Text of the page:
A relational, row-based data warehouse may not always be the correct selection. [1] speaks to some of the typical arguments against using Hadoop for "big data" and some reasons why a Hadoop approach may be the best environment selection.

Strategic Requirements for BI Application Development

Strategic Requirements for BI Application Development translates the strategic business requirements into strategic requirements for the Business Intelligence system. At a high-level, requirements are captured for key business functions, analytical methods, calculations and how users will get access to the data. Along with the Strategic Business Requirements, these requirements should also act as supplementary input into the Detailed Business Requirements activity the beginning of Phase 3.

Strategic Requirements for Technology Backplane Development

Strategic Requirements for Technology Backplane Development map the functional capabilities that are required for Information Development and Infrastructure Development against the conceptual architecture capabilities as defined by the SAFE framework. This is a key activity as the back-end capabilities required for developing the Business Intelligence systems are the area where many initiatives tend to run into issues.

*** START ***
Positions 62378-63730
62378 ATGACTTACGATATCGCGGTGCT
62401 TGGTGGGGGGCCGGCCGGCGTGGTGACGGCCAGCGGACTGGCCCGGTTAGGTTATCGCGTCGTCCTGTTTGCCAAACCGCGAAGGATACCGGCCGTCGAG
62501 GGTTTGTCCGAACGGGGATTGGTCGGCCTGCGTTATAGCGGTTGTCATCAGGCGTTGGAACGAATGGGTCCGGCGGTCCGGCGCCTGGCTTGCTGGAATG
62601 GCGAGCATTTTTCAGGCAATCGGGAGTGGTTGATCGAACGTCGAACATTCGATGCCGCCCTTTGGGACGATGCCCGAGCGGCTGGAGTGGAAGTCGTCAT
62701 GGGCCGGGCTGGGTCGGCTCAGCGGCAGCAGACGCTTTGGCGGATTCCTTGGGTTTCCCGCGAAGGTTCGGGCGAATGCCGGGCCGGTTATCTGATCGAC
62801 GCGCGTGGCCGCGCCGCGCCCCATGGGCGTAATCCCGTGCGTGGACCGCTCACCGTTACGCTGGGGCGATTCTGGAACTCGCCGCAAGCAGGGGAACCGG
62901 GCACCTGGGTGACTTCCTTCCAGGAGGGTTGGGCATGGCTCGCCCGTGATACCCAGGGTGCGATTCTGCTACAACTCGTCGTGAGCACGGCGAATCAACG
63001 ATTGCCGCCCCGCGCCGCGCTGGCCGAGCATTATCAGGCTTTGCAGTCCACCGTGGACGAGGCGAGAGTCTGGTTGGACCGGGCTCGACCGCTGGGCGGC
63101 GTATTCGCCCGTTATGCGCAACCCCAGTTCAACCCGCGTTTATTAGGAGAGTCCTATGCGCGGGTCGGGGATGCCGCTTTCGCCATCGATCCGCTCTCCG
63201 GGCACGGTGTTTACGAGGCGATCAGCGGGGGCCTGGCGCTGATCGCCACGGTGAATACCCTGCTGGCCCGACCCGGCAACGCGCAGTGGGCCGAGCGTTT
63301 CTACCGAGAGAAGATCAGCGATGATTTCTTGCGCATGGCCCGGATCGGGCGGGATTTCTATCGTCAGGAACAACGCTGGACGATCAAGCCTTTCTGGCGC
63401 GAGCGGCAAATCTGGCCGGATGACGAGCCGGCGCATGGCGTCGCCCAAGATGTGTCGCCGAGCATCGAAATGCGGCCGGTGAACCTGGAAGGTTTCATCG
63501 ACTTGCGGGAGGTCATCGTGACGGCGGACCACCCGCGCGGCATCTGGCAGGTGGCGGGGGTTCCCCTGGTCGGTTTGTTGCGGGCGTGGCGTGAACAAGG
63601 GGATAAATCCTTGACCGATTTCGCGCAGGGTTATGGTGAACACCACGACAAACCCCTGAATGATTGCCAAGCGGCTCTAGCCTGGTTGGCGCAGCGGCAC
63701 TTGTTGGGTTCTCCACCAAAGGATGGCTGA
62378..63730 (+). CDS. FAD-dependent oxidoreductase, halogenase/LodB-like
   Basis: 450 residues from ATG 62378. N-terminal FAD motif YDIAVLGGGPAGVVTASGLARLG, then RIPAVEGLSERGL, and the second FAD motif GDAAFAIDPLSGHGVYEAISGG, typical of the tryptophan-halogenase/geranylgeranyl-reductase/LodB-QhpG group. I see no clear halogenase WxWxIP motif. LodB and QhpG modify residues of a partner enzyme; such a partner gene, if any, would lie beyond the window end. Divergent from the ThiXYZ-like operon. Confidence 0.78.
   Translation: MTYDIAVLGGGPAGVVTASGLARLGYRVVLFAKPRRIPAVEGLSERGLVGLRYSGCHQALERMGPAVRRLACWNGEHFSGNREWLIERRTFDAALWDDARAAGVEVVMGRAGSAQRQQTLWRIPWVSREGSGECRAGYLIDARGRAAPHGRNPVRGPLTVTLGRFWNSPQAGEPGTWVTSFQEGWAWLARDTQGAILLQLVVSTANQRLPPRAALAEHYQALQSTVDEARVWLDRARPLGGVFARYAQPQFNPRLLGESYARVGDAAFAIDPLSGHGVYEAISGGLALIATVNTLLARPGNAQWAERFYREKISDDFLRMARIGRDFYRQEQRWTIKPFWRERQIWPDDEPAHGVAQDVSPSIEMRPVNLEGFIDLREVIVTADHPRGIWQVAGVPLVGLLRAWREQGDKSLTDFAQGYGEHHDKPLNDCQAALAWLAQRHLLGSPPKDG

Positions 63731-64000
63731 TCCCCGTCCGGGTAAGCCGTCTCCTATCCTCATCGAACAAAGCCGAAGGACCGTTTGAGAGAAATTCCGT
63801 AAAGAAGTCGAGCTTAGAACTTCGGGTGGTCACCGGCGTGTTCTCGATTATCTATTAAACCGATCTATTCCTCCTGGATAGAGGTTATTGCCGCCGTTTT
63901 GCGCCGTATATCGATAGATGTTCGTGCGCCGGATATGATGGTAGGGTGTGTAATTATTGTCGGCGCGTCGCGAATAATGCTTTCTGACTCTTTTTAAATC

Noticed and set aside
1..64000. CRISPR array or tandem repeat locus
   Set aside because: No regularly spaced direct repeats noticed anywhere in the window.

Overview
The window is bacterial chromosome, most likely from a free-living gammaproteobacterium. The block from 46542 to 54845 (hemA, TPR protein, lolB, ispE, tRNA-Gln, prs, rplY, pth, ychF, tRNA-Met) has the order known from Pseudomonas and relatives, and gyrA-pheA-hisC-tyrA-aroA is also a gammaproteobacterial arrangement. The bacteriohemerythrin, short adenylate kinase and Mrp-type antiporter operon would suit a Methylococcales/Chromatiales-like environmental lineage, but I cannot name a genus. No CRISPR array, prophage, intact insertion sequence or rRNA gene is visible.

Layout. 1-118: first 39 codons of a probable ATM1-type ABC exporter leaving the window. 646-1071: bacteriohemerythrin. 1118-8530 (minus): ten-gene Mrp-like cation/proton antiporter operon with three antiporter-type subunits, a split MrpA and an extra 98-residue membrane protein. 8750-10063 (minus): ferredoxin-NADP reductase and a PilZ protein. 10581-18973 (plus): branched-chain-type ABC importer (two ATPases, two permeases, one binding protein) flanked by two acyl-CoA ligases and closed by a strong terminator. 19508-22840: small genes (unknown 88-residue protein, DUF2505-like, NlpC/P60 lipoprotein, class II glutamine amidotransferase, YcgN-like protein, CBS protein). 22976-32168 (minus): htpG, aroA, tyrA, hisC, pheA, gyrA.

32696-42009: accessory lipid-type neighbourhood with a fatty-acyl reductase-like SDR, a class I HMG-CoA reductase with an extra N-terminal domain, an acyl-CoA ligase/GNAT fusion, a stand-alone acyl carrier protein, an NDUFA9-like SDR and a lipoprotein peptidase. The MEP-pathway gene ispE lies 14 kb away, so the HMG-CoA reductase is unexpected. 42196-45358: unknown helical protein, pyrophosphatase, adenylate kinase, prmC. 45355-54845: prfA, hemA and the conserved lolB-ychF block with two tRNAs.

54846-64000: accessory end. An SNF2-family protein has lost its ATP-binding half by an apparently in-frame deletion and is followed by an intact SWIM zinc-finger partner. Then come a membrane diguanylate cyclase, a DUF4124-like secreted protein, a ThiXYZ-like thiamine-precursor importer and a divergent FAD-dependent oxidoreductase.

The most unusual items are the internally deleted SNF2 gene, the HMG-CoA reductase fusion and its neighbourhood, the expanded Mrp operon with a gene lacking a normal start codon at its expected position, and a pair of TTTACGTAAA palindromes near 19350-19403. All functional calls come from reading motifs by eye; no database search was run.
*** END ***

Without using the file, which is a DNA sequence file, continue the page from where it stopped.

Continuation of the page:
Metadata Driven Architecture

MIKE2.0 aims to move to a Metadata Driven Architecture by getting metadata management practices in place from the onset. As part of the initial strategy it can valuable to build a prototype metadata repository and define an initial set of metadata management standards. For a Data Warehousing solution, improved techniques for metadata management:

  • Improve business reporting and management decisioning
  • Help meet statutory reporting requirements by providing a mechanism for enterprise wide timely reporting
  • Facilitate future development of analytical applications
  • Improve maintenance of the Business Intelligence systems
  • Offer better visibility to the lineage of information between systems, including the operations that are performed upon the data

In order to provide these capabilities, SAFE provides a metadata architecture overlay across all components.

Roadmap and Foundation Activities